If a party/coalition cannot get 150 of its candidates elected, it will be declared a hung parliament.
In that case, the party/coalition will have to form alliance with some of the other elected representatives to secure 150 seats in total.
What happens if no party/coalition secure 150 seats?
If no party/coalition secures 150 seats at all, then there will be another election according to EC rules. And in the interregnum, the country will be run by an incumbent government.
How is government formed?
The president of the country is largely a ceremonial figure who is elected by direct votes from the 300 members of the parliament.
The president appoints the leader of the winning party/coalition as the prime minister.
The prime minister then forms the cabinet from the elected members of the parliament and forms the government.
Technocrat ministers are ministers who are not directly elected members of the parliament or even not directly affiliated with the ruling party/coalition. Technocrat ministers are often elected based on their expertise on the relevant fields.
When we sat down to watch Aquaman, right after its release in STAR Cineplex, little did we know that Jason Momoa in an orange suit would deliver such a glorious chapter in the DCEU.
After Justice League and the countless behind the scenes drama that constantly mar the DCEU, fans can be excused for being a little sceptical about its next instalments. But let us assure you, Aquaman is not your average DC flick. It is perhaps the first decent DC movie in years. For fans of Jason Momoa, the actor, you’re in for a treat.
Aquaman starts out being straightforward. No drama, no twist, jumping straight into the story. The childhood of Arthur Curry and the conflict between Atlantis and the surface world. The immortal story of a journey of a king to claim his rightful place. Aquaman delivers all of it in a skillful method. Aquaman is surprisingly true to its comic origins. Yet, so very original that it brings a fresh flavor to the entire comic book movie genre.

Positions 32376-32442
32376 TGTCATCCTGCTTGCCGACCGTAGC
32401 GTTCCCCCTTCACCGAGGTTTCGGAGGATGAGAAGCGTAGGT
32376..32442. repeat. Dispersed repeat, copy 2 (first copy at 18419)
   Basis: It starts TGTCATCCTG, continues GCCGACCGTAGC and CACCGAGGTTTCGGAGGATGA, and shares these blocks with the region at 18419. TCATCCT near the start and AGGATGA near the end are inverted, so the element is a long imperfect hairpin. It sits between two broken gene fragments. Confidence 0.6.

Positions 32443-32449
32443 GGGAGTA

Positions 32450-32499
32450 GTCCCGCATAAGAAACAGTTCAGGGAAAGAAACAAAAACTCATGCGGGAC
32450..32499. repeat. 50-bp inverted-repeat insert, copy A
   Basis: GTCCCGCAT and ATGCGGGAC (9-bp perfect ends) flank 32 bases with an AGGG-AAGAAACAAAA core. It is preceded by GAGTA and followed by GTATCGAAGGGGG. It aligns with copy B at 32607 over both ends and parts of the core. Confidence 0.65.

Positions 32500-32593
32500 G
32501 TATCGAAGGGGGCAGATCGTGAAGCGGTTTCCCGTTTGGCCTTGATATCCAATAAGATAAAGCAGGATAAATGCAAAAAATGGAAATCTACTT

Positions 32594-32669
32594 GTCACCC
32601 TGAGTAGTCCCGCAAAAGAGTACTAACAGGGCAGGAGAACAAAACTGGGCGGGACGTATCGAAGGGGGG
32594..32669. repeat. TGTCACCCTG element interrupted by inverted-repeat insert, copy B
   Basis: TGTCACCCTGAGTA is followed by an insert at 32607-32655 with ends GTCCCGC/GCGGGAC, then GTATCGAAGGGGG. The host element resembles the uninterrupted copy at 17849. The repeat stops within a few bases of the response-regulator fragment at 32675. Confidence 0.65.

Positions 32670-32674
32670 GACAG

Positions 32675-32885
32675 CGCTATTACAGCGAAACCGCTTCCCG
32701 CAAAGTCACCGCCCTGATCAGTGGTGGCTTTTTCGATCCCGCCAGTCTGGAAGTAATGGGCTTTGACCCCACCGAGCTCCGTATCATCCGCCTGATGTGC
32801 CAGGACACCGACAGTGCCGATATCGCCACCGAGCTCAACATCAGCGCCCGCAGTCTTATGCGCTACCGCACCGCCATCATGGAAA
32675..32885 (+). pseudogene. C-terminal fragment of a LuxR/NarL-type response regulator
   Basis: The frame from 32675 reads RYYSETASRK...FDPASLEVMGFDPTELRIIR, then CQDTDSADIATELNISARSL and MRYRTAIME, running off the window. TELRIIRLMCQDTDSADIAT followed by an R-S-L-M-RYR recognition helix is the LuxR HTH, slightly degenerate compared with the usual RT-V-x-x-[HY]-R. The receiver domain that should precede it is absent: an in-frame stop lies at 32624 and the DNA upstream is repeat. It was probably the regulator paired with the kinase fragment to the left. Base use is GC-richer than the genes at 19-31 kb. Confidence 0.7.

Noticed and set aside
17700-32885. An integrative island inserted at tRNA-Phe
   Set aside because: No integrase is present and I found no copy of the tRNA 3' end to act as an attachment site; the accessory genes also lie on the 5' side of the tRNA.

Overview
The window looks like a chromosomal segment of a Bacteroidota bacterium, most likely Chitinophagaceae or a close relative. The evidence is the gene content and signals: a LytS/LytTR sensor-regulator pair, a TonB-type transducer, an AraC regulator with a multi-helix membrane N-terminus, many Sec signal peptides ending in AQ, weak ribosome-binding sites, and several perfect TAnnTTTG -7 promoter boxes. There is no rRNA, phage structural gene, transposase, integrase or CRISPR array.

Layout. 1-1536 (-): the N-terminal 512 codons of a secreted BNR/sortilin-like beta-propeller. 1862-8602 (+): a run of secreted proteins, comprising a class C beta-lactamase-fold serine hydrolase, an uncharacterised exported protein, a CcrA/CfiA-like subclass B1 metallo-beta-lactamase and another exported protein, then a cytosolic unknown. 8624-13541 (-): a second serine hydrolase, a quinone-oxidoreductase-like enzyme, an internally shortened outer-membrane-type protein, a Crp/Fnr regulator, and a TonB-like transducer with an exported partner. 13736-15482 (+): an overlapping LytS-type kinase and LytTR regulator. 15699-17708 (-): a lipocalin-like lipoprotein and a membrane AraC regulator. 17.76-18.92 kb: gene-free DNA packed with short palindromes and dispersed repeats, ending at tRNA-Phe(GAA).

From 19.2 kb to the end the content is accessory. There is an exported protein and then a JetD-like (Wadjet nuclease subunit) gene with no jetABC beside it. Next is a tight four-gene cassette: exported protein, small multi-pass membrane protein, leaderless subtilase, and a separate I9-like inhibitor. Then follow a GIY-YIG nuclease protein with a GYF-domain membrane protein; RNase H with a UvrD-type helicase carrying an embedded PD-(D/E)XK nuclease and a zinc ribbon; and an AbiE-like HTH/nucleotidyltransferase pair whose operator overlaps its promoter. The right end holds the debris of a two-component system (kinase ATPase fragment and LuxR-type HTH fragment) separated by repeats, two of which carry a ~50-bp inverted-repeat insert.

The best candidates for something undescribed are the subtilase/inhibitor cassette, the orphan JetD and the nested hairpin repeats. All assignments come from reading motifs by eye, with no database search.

Director James Wan can be lauded for his mastery with the camera in the dynamic action shots. 2 and a half hours of explosive action, chase scenes and underwater world exploration did not deliver a single moment of boredom.
The massive world of Atlantis that was built for the movie is absolutely praiseworthy. A fresh perspective to world building was much needed for fans of pop culture.
The 3D experience of Aquaman’s underwater world in STAR Cineplex was one of a kind.
Aquaman was more than just a comic book movie. It was a Sci-Fi adventure, a treasure hunting mystery, a journey of a king, the mythical tale of becoming of a hero. James Wan’s visual masterpiece passes every test with flying colours.
With a 4 out 5 rating from us, Aquaman breathes life into the DC movie universe. And crafts the path for a better class of DC movies in the future.
Aquaman is playing in Star Cineplex as we speak. Click the button below to secure your seat in the next show.